Housing report points to a lift in local market
THE ripple effect of south-east Queensland's relentless growth and urban sprawl has Brisbane's outer western corridor shaping up as the region's "final frontier” for affordable and well-connected housing.
A new Urbis report, The Future of South East Queensland Housing, forecasts the Ipswich Local Government Area will reap the lion's share of population, job and housing growth as jobs decentralise from the Brisbane CBD and housing demand shifts to more affordable locations.
Author Angus McLean said inner Brisbane's physical constraints and lack of affordable housing were already driving investment and people to infrastructure and amenity-rich satellite cities such as Greater Springfield and North Lakes, which would soon funnel into the dynamic Ipswich region.
"South-east Queensland is already seeing the beginning of this shift - a desire for housing that maximises quality of life and minimises the cost of living, offering competitively priced housing opportunities in well-located destinations with proximity to amenity and infrastructure,” he said.
Mr McLean said Ipswich was shaping as such a destination with its population set to more than double to 670,000 over the next 20 years, the biggest population growth in the south-east corner.
"Increasing by more than 130 per cent over the next 20 years, the Ipswich LGA will play a vital role in satisfying the future population growth of south-east Queensland” he said.
This surge of new residents to Ipswich and its surrounds will generate south-east Queensland's highest level of housing demand with 6600 new homes needed each year, while jobs growth is expected to more than double to 2.6 % per annum, far outstripping any other LGA in the region.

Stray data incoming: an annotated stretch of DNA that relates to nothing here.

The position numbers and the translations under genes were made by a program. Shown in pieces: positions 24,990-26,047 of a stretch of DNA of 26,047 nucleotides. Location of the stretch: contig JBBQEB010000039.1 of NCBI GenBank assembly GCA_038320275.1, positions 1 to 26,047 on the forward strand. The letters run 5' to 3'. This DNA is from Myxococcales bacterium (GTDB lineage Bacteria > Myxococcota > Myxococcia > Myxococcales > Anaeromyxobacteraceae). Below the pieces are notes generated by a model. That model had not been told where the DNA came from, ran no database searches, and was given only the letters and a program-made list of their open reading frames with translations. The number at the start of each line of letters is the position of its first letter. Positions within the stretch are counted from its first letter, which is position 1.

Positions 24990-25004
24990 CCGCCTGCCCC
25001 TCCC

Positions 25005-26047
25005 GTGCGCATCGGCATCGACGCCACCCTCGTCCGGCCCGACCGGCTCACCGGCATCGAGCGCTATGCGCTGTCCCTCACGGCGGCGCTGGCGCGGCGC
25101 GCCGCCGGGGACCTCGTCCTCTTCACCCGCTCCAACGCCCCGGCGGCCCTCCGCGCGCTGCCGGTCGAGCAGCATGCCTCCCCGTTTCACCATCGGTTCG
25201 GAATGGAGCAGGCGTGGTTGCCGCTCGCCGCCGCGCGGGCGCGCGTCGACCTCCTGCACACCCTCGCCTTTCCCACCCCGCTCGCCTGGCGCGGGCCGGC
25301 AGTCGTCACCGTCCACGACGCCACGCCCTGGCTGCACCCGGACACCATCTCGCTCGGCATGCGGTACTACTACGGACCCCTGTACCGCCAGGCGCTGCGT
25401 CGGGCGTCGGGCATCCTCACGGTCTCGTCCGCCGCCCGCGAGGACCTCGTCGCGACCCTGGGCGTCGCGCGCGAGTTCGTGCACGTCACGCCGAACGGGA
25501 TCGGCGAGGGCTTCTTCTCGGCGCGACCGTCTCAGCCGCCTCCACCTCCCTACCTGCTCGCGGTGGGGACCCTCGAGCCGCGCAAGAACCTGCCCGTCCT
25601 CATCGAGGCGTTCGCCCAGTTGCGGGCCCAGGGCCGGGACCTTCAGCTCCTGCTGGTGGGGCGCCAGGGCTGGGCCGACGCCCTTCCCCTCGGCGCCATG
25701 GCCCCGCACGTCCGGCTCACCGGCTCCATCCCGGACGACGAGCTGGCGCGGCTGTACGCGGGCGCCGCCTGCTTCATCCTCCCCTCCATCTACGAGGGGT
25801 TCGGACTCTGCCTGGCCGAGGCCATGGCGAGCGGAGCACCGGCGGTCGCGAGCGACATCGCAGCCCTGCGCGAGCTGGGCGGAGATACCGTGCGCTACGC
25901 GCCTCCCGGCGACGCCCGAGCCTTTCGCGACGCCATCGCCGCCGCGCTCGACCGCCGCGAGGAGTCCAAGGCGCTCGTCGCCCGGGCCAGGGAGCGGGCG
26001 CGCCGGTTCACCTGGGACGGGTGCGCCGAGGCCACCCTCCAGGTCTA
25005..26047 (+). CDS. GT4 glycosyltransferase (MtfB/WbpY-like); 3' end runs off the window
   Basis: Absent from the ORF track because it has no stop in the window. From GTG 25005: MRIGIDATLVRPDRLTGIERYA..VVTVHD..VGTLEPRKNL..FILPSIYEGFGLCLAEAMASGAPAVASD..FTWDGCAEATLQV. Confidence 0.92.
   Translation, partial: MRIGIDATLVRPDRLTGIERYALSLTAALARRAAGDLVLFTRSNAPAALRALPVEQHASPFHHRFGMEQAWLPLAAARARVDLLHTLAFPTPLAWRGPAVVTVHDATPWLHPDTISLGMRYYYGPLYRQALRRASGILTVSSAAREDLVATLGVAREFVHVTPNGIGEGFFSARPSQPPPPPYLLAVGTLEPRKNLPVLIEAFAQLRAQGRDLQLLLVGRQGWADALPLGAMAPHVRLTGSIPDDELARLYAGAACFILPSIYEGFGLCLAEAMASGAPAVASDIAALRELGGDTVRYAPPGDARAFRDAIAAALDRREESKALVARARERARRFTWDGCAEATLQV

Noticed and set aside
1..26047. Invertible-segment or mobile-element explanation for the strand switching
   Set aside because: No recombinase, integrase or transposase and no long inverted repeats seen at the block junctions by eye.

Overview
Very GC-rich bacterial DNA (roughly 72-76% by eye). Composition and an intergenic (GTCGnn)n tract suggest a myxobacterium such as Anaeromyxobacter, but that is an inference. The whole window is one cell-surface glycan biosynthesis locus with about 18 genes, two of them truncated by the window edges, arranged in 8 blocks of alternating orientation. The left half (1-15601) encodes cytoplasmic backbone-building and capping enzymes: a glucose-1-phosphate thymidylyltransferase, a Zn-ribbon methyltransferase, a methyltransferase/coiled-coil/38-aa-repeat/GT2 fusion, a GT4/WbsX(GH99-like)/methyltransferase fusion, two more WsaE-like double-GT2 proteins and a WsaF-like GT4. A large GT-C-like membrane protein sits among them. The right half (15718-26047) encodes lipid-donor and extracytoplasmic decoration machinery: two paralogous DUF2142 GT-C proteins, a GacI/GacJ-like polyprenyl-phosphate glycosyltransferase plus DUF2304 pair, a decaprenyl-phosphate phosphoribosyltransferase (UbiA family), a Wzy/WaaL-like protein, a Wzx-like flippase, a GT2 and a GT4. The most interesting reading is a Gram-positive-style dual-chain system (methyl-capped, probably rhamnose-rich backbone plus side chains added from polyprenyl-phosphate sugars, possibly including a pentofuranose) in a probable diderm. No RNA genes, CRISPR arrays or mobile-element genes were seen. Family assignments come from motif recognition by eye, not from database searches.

Mr McLean said while the median house price in the outer western corridor had grown a solid 2.8% to $325,000 in the past year, it was still the most affordable housing stock in south-east Queensland and compared very favourably with Brisbane LGA's median of $620,000.
Urbane Homes director Jon Rivera said his business was investing strongly in the Ipswich region, foreseeing growing demand for well-priced housing in such a critically low supplied region.
Mr Rivera said given its economic and demographic outlook, the western corridor offered one of the last opportunities for first home buyers to enter the property market as prices moved north across the region, pricing many people out.
"The western corridor is one of the last remaining areas where you will find affordable homes this close to inner Brisbane,” he said.
"Five years ago south-east Queensland residents had options in Brisbane, North Lakes, Springfield, Logan and Northern Gold Coast to purchase a new home under $400,000, but now the opportunities are few and far between and the western corridor is the last frontier to buy a new home under $400,000.”